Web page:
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Stops crashes of bluetooth due to Bluedroid running out of unique bluetooth address space
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README.md

Bluetooth Crash Resolver

This project contains an example Android app that makes use of a core class that provides relief for Android Bug 67272. This bug in the Bluedroid stack causes crashes in Android's BluetoothService when scanning for BLE devices encounters a large number of unique devices. It is rare for most users but can be problematic for those with apps scanning for Bluetooth LE devices in the background (e.g. iBeacon-enabled apps), especially when these users are around Bluetooth LE devices that randomize their mac address.

The core class that provides the functionality is com.radiusnetworks.bluetooth.BluetoothCrashResolver. Suggested improvements are strongly desired and feedback is encouraged.

The core class can both recover from crashes and prevent crashes from happening in the first place. In order to be able to prevent crashes, the module must be integrated in an app that does the BLE scans, and must make a call to the class with each scan record received so it can keep track of how many unique devices are likely in Bluedroid's memory.

The reference app that uses the core class in this project CANNOT prevent crashes because the app does not do its own bluetooth scanning. It can, however, reactively clear out the list of bluetooth addresses after a crash, making the next crash happen as far in the future as possible.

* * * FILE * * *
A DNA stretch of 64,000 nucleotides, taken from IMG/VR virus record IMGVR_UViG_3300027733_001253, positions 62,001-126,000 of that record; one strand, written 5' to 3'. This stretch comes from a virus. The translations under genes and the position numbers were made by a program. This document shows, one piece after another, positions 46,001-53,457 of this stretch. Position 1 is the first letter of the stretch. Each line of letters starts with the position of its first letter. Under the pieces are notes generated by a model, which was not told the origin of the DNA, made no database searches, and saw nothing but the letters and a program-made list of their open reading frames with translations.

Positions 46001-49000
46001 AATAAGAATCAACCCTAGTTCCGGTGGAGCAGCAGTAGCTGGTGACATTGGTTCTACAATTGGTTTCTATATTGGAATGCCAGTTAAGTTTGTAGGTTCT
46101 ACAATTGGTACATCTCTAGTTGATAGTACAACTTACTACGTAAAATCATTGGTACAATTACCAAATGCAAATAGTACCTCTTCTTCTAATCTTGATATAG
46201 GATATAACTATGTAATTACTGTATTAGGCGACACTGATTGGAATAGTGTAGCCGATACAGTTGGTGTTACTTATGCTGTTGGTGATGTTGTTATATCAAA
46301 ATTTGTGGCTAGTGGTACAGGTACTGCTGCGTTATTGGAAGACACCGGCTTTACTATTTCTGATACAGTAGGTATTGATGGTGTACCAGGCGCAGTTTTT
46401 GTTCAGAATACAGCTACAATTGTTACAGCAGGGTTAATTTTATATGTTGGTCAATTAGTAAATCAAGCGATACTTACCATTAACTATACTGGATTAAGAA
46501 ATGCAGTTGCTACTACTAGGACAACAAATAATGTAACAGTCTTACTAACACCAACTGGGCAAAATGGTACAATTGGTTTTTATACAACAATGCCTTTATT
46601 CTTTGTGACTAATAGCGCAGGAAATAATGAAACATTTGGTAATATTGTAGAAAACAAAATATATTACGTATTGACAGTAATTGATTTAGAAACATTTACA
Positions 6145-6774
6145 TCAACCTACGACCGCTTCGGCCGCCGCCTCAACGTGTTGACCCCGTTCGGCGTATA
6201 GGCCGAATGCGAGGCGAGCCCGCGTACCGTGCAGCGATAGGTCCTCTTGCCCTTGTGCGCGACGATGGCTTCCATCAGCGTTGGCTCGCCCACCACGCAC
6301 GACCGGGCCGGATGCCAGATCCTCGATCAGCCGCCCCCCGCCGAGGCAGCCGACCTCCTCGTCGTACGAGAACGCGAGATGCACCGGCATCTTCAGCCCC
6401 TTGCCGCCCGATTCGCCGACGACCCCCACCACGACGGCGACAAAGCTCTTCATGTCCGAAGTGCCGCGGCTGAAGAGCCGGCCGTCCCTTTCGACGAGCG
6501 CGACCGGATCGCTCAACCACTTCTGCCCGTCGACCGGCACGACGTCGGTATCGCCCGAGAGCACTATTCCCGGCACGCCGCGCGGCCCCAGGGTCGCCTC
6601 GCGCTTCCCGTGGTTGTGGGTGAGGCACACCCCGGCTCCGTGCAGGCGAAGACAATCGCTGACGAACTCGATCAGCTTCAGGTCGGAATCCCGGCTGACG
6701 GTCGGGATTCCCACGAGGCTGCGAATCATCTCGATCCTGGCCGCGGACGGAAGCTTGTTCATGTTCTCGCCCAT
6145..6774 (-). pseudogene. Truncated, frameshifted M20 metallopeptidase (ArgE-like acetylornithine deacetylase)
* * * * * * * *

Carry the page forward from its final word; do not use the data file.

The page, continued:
This app is also available in the Google Play Store.

##Integrating with your app

If you have an app that does Bluetooth LE scans, then here are the steps you need to take to add this to your app to prevent crashes:

  1. Copy BluetoothCrashResolver.java into your codebase

  2. In whatever class does Bluetooth LE scanning, construct this object, call start(), and keep using the same object instance for as long as you keep doing scanning:

    bluetoothCrashResolver = new BlutoothCrashResolver(this.getApplicationContext()); bluetoothCrashResolver.start();

  3. Whenever you get a scan callback, make a call like this, passing a reference to your your LeScanCallback object:

    bluetoothCrashResolver.notifyScannedDevice(device, myLeScanCallback);

  4. When you stop scanning, call the stop method:

    bluetoothCrashResolver.stop();

By performing the steps above, the module will keep track of how many unique devices are seen, and when they approach the limit of 1990, it will stop doing LeScans, and command a flush of the list. It will also save the list of recently seen devices to non-volatile storage, so if you stop scanning and start up again later (even after closing and reopening your app), it will resume counting from where it left off.

##License
Apache 2.0 (Open Source)

##More details on the crash bug

Android Bug Report #67272

Android iBeacon Library Issue #16

A Solution for Android Bluetooth Crashes

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